Margaret Livingstone, Countess of Orkney

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Margaret Livingstone, Countess of Orkney (died 1622) was a Scottish courtier and landowner

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She was a daughter of the William Livingstone, 6th Lord Livingston and Agnes Fleming

She married Lewis Bellenden of Broughton and Auchnoull, Lord Justice Clerk, and was known as "Lady Justice Clerk" or "Lady Auchinoul." They had three sons and two daughters, of whom his son and heir was James Bellenden of Broughton. Two other sons went to Ulster. Mariota Bellenden married Patrick Murray of Falahill.

She was an attendant of Anne of Denmark at her coronation in Holyrood Abbey on 17 May 1590. [1]

Lewis Bellenden died on 27 August 1591, after 8 days of "deadly fever" according to a letter of his brother, James Bellenden. [2]

Lady in waiting

Margaret was then a gentlewoman in the households of Anna of Denmark at Dunfermline Palace and Prince Henry at Stirling Castle.

The other "dames of honour" at Stirling were; Annabell Murray, Countess of Mar, Marie Stewart, Countess of Mar, Agnes Leslie, Countess of Morton, her aunt Lady Dudhope, Lady Clackmannan, Lady Abercairny, and Lady Cambuskenneth. [3]

In May 1596 the Edinburgh money lender Janet Fockart died and Livingstone had borrowed at least £100 Scots and had pledged a diamond chain with 13 pieces and a diamond ring. The money lender's final inventory was compiled after Livingstone's marriage, and she was recorded as "Lady Orkney". [4]

Countess of Orkney

On 19 August 1596 she married Patrick Stewart, 2nd Earl of Orkney at Callendar House. James VI was present at the banquet until he was called away to see his new-born child at Dunfermline, Princess Elizabeth. [5] The couple had no children.

She subsequently raised money to help her husband. She disputed monies owed to Walter Cranstoun, the steward of the Bellenden lands she held as a widow in "conjunct fie". Her case included a claim that she could not contract new debts without her husband's permission and "advice and knowledge". [6] She also had debts for rent in Linlithgow, perhaps for attending Princess Elizabeth, [7] who was brought up by the Livingstone family at Linlithgow Palace. [8]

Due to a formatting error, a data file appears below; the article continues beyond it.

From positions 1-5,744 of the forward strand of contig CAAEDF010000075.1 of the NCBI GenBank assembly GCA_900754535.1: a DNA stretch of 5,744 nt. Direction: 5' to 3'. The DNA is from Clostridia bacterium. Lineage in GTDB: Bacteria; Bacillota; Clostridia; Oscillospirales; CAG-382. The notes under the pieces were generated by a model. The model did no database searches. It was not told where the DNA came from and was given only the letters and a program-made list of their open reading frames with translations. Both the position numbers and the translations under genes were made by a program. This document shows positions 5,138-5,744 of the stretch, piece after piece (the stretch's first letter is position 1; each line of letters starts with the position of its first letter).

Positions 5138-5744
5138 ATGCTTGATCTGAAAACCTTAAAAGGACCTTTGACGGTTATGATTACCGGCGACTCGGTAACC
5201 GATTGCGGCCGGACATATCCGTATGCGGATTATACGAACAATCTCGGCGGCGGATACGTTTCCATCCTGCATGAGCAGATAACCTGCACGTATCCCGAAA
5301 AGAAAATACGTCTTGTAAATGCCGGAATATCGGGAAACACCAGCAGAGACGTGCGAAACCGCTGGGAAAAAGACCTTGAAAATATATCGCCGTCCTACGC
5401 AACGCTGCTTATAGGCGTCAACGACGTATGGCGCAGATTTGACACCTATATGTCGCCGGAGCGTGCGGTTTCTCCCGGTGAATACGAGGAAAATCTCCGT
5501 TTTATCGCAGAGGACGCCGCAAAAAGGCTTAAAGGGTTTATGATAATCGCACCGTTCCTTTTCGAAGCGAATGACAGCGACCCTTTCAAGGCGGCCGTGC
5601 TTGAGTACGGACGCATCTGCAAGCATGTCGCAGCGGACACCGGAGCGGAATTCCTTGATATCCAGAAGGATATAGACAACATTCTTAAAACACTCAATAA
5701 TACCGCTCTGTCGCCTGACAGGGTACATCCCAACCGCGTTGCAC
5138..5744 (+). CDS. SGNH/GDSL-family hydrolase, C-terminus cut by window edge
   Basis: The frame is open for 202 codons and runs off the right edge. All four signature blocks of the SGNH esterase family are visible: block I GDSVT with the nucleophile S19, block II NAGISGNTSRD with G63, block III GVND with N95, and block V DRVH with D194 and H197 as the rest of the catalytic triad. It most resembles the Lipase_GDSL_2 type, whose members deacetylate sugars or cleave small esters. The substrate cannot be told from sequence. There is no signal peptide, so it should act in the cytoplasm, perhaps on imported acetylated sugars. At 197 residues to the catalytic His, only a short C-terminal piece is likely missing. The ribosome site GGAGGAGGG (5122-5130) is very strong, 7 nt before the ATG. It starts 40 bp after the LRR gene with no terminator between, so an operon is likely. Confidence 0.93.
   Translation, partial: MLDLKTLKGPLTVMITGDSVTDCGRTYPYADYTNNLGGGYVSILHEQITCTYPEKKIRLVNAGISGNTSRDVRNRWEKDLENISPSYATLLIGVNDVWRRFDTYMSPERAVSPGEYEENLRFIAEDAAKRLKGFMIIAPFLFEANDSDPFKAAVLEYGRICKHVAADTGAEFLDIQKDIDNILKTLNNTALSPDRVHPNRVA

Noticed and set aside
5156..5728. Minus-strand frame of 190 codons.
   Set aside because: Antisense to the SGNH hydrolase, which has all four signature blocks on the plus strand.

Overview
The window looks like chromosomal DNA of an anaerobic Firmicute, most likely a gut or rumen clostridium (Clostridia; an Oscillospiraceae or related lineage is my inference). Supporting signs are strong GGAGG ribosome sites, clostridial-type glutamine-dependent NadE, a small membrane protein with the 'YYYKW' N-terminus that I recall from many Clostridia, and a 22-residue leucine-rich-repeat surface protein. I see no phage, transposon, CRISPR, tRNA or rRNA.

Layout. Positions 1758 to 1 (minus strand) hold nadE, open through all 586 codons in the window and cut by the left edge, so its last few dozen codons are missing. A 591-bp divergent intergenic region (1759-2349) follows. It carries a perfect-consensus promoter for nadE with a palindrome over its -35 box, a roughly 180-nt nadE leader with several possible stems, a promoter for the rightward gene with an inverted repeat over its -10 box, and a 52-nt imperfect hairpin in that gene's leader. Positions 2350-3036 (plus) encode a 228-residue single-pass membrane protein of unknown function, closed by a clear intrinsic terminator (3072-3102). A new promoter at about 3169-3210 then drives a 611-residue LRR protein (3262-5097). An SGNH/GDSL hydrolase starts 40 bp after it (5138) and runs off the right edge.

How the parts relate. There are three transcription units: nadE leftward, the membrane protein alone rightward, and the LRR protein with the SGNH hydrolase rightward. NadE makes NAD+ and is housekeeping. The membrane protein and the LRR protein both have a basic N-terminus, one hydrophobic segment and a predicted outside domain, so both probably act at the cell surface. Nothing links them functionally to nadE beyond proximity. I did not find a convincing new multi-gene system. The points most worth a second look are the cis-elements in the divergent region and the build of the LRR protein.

The exact date of her death is unknown. She signed a receipt in Edinburgh for her royal pension of 1,000 merks in January 1622. [9]

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References

  1. David Stevenson, Scotland's Last Royal Wedding (Edinburgh, 1997), pp. 104-105.
  2. Robert Vans Agnew, Correspondence of Sir Patrick Waus of Barnbarroch, vol. 2 (Edinburgh, 1887), p. 476.
  3. HMC Mar & Kellie, vol. 1 (Edinburgh, 1904), p. 41.
  4. Margaret H. B. Sanderson, Mary Stewart's People (Mercat Press; Edinburgh, 1987), pp. 100-102: Margaret Sanderson, 'Edinburgh Merchants in Society, 1570-1603', in Renaissance and Reformation in Scotland (Edinburgh, 1983), p. 188: 'Fokart, Jonet', Wills and testaments NRS CC8/8/29, pp. 798-802.
  5. Nadine Akkerman, Elizabeth Stuart, Queen of Hearts (Oxford, 2021), p. 19: M. S. Giuseppi, ed., Calendar of State Papers Scotland, vol. 11 (Edinburgh, 1952), p. 306: David Moysie, Memoirs of the Affairs of Scotland (Edinburgh, 1830), p. 164.
  6. Winifred Coutts, The Business of the College of Justice in 1600 (Edinburgh: Stair Society, 2003), pp. 148-9, 494.
  7. Cathryn Spence, Women, Credit, and Debt in Early Modern Scotland (Manchester, 2016), pp. 138-9.
  8. Nadine Akkerman, Elizabeth Stuart: Queen of Hearts (Oxford, 2021), pp. 22-5.
  9. Calendar State Papers Domestic: SP 46/129/f.137.